• @Laura be sure to accept the answer, any answer otherwise this post will haunt us forever. Im sure this could be done in R I certainly can do this in python, postscript and whatnot so why not. – joojaa Sep 4 '15 at 9:59
  • I will do! I just have a couple more questions if you don't mind? Do you know how I could make the number of circles to be 198 (so it wouldn't be a perfect square)? I've changed it to be 200 but I need the last row to have only 18 circles in rather than 20. Also, is there a way to get the red colour to appear on the left rather than the right? Thank you so much! – Laura Sep 4 '15 at 10:19
  • @Laura sure it could be 198 dots but then the addressing should be different. Directions of colors and dots is just a negative number in the code. Amway just so you know there is a separate exchange in form of Mathematica.SE, ill edit the post – joojaa Sep 4 '15 at 10:23
  • Could you explain what you mean by "the addressing should be different"? And yes it would be useful to know how to get the black dots to start from the left too! Sorry for being vague. Essentially the code is for a "population" graph, to show how many people with (black dots) and without (white dots) a disease test positive (shown by the red) on a new diagnostic test. Does this make sense? I have 198 people in my study which is why I need 198 circles! :-) – Laura Sep 4 '15 at 10:50
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Adobe Illustrator would likely be your best bet, especially if it's readily available at your university. The most basic of beginner tutorials should walk you through enough of the interface to show you how to get this done. If you're not familiar with graphic design programs, this is going to be a very different animal to anything you've worked with before. Don't get discouraged. It's not terribly intuitive, but there is a wonderful community of support here (and out there in the innernets) to help you. Good luck!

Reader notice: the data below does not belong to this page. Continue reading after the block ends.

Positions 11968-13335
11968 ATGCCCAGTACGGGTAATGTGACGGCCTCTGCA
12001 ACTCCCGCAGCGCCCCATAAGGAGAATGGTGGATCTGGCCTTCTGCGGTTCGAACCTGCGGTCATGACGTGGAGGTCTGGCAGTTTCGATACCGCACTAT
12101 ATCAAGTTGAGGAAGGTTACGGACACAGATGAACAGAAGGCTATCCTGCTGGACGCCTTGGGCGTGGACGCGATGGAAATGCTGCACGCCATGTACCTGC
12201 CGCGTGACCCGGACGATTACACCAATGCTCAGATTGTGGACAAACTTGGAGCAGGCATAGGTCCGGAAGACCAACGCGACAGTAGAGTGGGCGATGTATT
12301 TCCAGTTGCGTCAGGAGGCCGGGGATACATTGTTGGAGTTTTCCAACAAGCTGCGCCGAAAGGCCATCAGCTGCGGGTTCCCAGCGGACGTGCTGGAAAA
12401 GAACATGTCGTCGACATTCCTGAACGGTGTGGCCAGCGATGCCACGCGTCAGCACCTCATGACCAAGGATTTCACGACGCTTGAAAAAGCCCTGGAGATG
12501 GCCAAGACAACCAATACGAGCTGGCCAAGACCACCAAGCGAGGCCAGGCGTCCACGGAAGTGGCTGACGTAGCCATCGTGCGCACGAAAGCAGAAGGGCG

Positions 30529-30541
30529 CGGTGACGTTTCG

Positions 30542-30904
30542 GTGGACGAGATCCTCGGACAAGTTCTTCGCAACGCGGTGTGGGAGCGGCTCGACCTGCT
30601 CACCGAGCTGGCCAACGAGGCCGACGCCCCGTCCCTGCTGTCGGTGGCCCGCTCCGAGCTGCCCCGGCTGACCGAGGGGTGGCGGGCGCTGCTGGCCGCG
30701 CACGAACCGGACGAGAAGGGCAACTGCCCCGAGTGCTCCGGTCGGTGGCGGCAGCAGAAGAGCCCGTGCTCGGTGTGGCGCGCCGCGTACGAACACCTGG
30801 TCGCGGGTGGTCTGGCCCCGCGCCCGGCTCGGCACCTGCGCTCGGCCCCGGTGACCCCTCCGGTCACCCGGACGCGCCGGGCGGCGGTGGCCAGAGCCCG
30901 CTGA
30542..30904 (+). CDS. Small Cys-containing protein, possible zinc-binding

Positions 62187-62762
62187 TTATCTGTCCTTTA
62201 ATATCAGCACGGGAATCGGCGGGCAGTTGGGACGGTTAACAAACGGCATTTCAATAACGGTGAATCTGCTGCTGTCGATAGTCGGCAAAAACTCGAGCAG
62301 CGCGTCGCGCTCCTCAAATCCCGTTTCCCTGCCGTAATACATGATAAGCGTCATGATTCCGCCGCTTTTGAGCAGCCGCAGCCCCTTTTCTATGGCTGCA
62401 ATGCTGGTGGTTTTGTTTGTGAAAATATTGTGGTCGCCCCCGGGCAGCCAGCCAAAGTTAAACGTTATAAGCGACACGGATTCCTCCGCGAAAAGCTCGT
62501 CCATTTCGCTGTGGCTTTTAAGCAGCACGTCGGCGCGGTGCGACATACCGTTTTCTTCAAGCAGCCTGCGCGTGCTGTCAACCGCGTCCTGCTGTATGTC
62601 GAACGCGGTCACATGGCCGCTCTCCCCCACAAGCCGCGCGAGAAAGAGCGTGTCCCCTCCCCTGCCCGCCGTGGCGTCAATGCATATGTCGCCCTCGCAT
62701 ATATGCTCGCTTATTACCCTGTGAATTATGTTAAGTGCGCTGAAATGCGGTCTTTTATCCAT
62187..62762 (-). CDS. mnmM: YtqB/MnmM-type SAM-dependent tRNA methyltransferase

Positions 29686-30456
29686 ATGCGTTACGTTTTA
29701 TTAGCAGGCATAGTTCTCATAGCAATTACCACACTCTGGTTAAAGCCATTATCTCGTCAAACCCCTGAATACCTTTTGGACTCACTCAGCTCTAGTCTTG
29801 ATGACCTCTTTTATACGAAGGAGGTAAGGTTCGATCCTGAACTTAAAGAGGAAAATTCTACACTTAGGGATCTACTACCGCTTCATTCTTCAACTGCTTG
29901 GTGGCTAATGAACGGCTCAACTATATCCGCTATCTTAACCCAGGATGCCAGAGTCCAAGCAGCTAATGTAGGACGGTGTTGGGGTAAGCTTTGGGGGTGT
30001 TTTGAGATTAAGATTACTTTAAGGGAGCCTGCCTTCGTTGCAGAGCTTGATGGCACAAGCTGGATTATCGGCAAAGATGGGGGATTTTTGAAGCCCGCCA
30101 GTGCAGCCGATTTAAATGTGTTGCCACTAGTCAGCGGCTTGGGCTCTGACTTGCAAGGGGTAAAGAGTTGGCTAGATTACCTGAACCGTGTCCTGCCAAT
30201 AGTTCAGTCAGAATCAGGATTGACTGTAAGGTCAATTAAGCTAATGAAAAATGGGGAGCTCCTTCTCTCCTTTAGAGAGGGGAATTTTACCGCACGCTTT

• Thank you! Yes I always find when I post on Stack Exchange that people are very helpful and I always get my question answered successfully! Thanks for your advice! – Laura Sep 4 '15 at 9:52
0

In Adobe Illustrator

Use the Ellipse Tool (L). Draw a circle on the page. Select the circle with the Selection Tool (V) (The black arrow).

Go to Object -> Transform -> Move

Put in distance for horizontal and 0 in for vertical. Click Copy.

Press CTRL + D or Command + D to make the transformation again. When the row is complete, select all of the circles. Go to Object -> Transform -> Move and now make the horizontal 0 and select the distance for vertical.

Now save your artwork

In Adobe InDesign

Use the Ellipse Tool (L). Draw a circle on the page. Select the circle with the Selection Tool (V) (The black arrow).

Go to Edit -> Step and Repeat...

Input the number of circles you want in that row, set vertical to 0 and set the horizontal distance. Click Ok.

select all of the circles. Go back to Edit -> Step and Repeat... and now do another count but with horizontal 0 and set the vertical distance.

In GIMP

Filters → Map → Tile...

  • Andrew, the user can also more easily create a grid of objects in InDesign by dragging the object and pressing simultaneously the ALT and LEFT/RIGHT or UP/DOWN keys – MicroMachine Sep 4 '15 at 1:23